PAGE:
Angela Mitchell


Angela Mitchell

For over a decade, Angela Mitchell has carved out a successful dual career as a radio host and a classically trained soprano, winning over audiences both on the air and on stage. In her current position as Host/Announcer for WCLV Classical 104.9, she hosts the overnight shift Monday through Friday from midnight to 6:00 a.m. She regularly interviews some of the most prominent figures in the industry, such as Joshua Bell, Fabio Luisi, Peter Gelb, Itzhak Perlman, Joyce DiDonato, Alisa Weilerstein, Jonas Kauffmann, Alessio Bax, Danielle DeNiese, Jean-Yves Thibaudet, and Joseph Calleja. She produces and hosts the monthly in-studio performance program, First Fridays, as well as weekly interviews and other special programming. She has also spearheaded WCLV’s increased efforts to target a younger demographic, in part by launching or managing the station's presence on Facebook, Twitter, Instagram, and Soundcloud. Over the first nine months of her tenure, the percentage of listeners under the age of 40 doubled.

Ms. Mitchell began her radio career in 2007 as an intern with American Public Media’s Performance Today, where she directed the inaugural intern edition of the show. In addition to screening the thousands of submissions for broadcast that the program receives each year, Ms. Mitchell wrote scripts, researched programming concepts, and assisted host Fred Child with daily production.

Upon moving to Houston in 2010, Ms. Mitchell secured an internship with Houston Public Radio, where she became an instrumental member of the team that launched Classical 91.7, a new, full-time classical music station. While at Classical 91.7, Ms. Mitchell created, produced, and hosted Music in the Making, a one-hour weekly show featuring performances from the schools of music at Rice University and the University of Houston. The program continues to be a staple on Houston airwaves today. During her final year with the station, Ms. Mitchell was promoted from intern to full-time host, a position she held for over a year before relocating to Cleveland to join WCLV.

Ms. Mitchell holds a Master of Music in Vocal Performance from the University of Houston, as well as a Bachelor of Music in Vocal Performance and Bachelor of Science in Business from the University of Minnesota.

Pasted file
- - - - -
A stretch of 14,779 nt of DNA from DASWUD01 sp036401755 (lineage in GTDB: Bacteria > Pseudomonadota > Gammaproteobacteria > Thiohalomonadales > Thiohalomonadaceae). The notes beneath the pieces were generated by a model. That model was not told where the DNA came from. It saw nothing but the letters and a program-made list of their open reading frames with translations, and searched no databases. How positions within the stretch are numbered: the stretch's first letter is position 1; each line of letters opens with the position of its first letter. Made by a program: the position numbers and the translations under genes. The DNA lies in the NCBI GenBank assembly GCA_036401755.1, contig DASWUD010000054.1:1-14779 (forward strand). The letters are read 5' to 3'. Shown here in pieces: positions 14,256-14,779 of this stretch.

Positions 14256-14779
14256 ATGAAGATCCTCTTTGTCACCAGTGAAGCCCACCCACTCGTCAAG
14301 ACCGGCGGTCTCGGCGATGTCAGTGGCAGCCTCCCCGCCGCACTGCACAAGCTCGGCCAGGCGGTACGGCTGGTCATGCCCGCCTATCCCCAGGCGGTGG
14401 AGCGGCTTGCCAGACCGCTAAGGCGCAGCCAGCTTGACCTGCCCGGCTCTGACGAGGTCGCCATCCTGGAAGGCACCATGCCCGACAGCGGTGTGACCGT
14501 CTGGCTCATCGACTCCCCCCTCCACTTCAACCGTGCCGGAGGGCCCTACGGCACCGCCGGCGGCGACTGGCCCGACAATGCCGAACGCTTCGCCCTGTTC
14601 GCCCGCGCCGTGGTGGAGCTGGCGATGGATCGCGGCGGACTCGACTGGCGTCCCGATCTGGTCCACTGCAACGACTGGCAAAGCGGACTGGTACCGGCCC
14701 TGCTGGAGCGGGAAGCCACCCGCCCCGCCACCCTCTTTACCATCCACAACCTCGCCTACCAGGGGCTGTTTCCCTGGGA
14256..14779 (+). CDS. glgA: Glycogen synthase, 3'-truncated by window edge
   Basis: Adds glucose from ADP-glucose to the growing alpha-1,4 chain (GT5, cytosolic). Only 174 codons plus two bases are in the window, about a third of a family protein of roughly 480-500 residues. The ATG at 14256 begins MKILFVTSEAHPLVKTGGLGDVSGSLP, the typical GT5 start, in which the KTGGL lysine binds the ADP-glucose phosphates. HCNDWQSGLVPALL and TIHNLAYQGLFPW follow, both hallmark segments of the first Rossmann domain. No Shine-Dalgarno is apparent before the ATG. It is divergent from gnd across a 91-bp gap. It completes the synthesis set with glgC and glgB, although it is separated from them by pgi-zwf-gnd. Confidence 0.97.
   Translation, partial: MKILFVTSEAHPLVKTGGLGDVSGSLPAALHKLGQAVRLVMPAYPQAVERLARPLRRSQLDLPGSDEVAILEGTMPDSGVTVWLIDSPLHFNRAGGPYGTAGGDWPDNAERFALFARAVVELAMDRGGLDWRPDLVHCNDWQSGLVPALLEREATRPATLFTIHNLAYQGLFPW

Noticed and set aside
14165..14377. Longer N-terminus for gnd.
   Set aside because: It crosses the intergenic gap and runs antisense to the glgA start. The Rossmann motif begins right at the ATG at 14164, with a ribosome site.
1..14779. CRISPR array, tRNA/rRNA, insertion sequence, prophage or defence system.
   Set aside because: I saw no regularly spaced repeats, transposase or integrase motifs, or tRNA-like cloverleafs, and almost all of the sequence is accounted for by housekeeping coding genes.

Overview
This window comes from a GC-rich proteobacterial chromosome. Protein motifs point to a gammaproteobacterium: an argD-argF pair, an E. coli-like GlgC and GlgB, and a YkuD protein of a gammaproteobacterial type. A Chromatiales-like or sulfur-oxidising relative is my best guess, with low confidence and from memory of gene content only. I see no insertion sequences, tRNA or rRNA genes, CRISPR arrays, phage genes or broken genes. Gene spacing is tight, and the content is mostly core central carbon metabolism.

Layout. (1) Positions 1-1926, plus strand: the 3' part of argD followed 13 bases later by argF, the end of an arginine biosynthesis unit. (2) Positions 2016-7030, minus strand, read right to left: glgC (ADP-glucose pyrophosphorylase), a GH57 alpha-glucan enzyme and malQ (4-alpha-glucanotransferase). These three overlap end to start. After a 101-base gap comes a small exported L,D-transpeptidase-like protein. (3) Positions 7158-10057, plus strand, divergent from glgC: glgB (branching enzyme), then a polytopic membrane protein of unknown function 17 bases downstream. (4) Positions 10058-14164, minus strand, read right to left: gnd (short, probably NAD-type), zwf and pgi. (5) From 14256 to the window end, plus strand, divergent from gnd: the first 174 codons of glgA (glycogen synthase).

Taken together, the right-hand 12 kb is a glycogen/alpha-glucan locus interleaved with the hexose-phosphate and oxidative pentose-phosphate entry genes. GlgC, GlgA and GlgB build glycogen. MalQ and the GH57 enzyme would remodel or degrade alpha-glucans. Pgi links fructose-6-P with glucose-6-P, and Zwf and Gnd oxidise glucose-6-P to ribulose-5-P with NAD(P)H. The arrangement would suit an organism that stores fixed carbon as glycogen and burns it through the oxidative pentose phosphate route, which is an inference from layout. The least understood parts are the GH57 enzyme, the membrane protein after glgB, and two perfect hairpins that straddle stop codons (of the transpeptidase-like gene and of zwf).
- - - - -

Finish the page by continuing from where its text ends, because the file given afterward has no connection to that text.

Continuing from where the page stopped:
My Recent Activity

Growing the audience for classical music

I responded to Justin Hartley: What a great suggestion! I know that some orchestras are already starting to do this. Have you...

Justin Hartley

The classical music industry could attract a younger crowd by incorporating orchestral music from video games and movies into the program. Video games especially seem to be the new frontier for classical/orchestral music,... Continue reading

Growing the audience for classical music

I responded to Sean Williams: I totally agree that it's important to present music by living composers alongside the classic...

Sean Williams

Without some sort of means for younger listeners to appreciate the importance of classical music, it's going to be very difficult to get them involved. Most important is to take more popular forms and different... Continue reading

Growing the audience for classical music

I responded to Patricia Senkar: So many great points, Patricia! I completely agree that we should not change the MUSIC itself. It...

Patricia Senkar

I had a marginal exposure to classical music growing up in the 60's and 70s. My folks listened to music a lot on the radio from classical to big band stuff, Spike Jones and the Mills Brothers to the smoother sounds of the... Continue reading

Growing the audience for classical music

I responded to Linda Kempke: Great comments, Linda. The music itself is not the problem, and the industry should never dumb...

Linda  Kempke

The industry needs to be who they are and to do all things with excellence. Making repertoire, venues, performance dates and times, and prices accessible to younger audiences is, I believe, the correct path. My personal... Continue reading

Growing the audience for classical music

I responded to Marc Goodman: I agree that music should be taught in school! Though I am a member of the younger generation...

Marc Goodman

Classical Music in Schools and from parents. Low cost tix and rush seats (especially at Severence Hall)!  Sections for those who want to be on their cell phones is the most stupid thing I have ever heard. OF COURSE it will... Continue reading

Growing the audience for classical music

I responded to Jan Milic: Great comments, Jan. Do you think that these things need to be taught at home, in school, or a...

Jan Milic

The shortened programs with socializing after the concert seems to be helping at Severance Hall.  I DO NOT think there is a place for social media to be perused during a concert.  It is bad enough to have a maverick cell... Continue reading

Growing the audience for classical music

I responded to Be Bowman: Love this idea. Thank you for sharing! 

Be Bowman

Recently I attended a conference dinner in Toronto. There was a fun 'game' involving answers to all sorts of questions via smart phones. Let's offer some fun evenings involving questions about classical music, to be... Continue reading

Growing the audience for classical music

I responded to WILLIAM Crew: Thank you for sharing this memory! I agree that it's extremely important to introduce music to...


In grade school, the Cleve. Metro School Board offered a mandatory full day visit to a Cleve. Symphony Orch. performance whereupon classical music was not performed but was explained as an introduction to the artform.  We... Continue reading

Growing the audience for classical music

People have been claiming that classical music is dying for hundreds of years now, and yet, the art form persists. However, we should still be concerned: the National Endowment for the Arts reported that in 2012, only 8.8%...

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